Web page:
Penetrating Blast Injury to the Knee of a United States Soldier Treated with Allograft Mosaicplasty

DSpace/Manakin Repository

Penetrating Blast Injury to the Knee of a United States Soldier Treated with Allograft Mosaicplasty

Citable link to this page

 

 
Title: Penetrating Blast Injury to the Knee of a United States Soldier Treated with Allograft Mosaicplasty
Author: Eichinger, Maj. Josef K.; Bluman, Eric M.; Arrington, Col. Edward D.

Note: Order does not necessarily reflect citation order of authors.

Citation: Eichinger, Maj. Josef K., Eric M. Bluman, and Col. Edward D. Arrington. 2011. “Penetrating Blast Injury to the Knee of a United States Soldier Treated with Allograft Mosaicplasty.” Cartilage 2 (3): 307-311. doi:10.1177/1947603510392024. http://dx.doi.org/10.1177/1947603510392024.
Full Text & Related Files:
Abstract: Objective: This is the first report of successful allograft mosaicplasty treatment of a large osteochondral lesion of the knee caused by a blast fragment sustained during combat operations. The patient was able to return to active duty following rehabilitation. Methods: An active-duty infantryman sustained an osteochondral lesion of the medial femoral condyle caused by a metallic fragment of an explosively formed projectile. Initial treatment consisted of removal of the foreign body and primary closure. The patient continued to experience pain, mechanical symptoms, and repeated effusions after initial nonoperative treatment. Allograft mosaicplasty of the lesion utilizing two 18-mm-diameter fresh allograft osteochondral plugs was performed at 6 months post-injury. Results: At 2-year follow-up, the patient remains on active duty with marked improvement in symptoms. Two years postoperatively, his outcome scores are 72 of 100 on the Western Ontario and McMaster University osteoarthritis scoring index (WOMAC) and 60 of 100 on the Knee Injury and Osteoarthritis Outcome Score (KOOS). His follow-up x-rays and MRI demonstrate intact articular cartilage and subchondral bone incorporation. Conclusion: Penetrating injuries to joints are commonplace in the battlefield environment. Combat injuries to the knee are frequently associated with articular cartilage injury. While numerous cartilage restoration techniques have been used with success for the treatment of osteochondral injuries to the femoral condyles, no published reports describe the use of allograft mosaicplasty in this location for open, penetrating injuries with focal cartilage loss. This is the first documented use of allograft mosaicplasty for a traumatic osteochondral defect of the medial femoral condyle caused by a metallic projectile. The patient was able to return to active duty following rehabilitation. We demonstrate a high level of functioning is possible following allograft mosaicplasty of a large osteochondral lesion caused by penetrating ballistic trauma.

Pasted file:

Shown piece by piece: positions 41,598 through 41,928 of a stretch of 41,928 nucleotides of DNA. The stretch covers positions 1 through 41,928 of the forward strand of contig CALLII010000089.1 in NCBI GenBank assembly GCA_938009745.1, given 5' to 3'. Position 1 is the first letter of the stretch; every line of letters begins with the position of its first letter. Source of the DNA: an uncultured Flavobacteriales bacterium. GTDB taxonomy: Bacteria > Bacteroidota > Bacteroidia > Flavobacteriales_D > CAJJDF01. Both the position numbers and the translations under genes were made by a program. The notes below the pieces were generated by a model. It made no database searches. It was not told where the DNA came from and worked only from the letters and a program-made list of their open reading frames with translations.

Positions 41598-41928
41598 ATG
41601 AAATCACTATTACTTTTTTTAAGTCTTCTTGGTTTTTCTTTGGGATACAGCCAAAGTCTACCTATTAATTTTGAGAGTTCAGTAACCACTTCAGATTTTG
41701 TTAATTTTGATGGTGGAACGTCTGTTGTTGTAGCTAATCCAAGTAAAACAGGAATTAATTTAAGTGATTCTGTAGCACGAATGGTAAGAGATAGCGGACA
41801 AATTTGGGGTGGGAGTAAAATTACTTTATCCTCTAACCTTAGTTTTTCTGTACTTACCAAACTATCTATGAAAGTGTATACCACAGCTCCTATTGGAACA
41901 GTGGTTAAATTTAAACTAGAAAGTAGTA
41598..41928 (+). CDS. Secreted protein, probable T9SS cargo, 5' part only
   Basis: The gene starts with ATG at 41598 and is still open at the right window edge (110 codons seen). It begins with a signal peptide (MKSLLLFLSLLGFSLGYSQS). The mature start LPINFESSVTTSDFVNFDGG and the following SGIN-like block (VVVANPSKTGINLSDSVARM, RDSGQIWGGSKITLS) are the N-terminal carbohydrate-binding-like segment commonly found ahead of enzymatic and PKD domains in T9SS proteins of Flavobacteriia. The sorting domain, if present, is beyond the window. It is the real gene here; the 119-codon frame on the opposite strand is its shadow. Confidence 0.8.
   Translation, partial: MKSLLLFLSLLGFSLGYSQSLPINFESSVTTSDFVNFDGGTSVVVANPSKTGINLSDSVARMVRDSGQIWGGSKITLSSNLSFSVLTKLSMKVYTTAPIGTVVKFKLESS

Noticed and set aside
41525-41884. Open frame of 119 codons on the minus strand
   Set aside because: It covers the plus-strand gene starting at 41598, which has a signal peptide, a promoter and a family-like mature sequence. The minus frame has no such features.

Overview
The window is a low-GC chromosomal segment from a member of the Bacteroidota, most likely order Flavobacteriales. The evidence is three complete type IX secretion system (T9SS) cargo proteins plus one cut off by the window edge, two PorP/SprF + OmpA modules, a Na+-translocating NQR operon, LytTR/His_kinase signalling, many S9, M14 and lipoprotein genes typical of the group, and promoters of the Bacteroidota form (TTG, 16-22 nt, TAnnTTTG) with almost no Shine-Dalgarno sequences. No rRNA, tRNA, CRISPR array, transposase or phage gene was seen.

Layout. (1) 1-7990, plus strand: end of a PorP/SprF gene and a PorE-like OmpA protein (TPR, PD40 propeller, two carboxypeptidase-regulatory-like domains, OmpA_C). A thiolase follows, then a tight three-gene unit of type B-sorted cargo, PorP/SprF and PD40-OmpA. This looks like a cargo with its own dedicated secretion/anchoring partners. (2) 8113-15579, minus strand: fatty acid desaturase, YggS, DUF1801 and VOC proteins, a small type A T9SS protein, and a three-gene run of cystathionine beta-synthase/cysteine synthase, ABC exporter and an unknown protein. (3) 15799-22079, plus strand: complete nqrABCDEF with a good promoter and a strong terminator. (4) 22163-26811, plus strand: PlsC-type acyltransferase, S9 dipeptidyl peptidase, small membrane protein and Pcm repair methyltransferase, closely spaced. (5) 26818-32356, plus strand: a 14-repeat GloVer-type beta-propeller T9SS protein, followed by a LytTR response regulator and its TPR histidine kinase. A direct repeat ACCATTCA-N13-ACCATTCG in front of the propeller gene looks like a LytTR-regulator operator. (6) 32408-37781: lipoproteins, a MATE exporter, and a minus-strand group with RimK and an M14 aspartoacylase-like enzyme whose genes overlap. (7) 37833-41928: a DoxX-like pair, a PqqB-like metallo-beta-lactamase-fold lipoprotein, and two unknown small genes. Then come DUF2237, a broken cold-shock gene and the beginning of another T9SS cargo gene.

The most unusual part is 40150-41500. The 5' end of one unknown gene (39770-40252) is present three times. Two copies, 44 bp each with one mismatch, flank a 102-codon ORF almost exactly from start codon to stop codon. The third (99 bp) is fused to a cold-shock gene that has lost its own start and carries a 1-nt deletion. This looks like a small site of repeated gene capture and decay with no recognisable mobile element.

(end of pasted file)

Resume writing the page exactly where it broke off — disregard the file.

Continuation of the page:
Published Version: doi:10.1177/1947603510392024
Other Sources: http://www.ncbi.nlm.nih.gov/pmc/articles/PMC4300812/pdf/
Terms of Use: This article is made available under the terms and conditions applicable to Other Posted Material, as set forth at http://nrs.harvard.edu/urn-3:HUL.InstRepos:dash.current.terms-of-use#LAA
Citable link to this page: http://nrs.harvard.edu/urn-3:HUL.InstRepos:17295721
Downloads of this work:

Show full Dublin Core record

This item appears in the following Collection(s)

 
 

Search DASH


Advanced Search
 
 

Submitters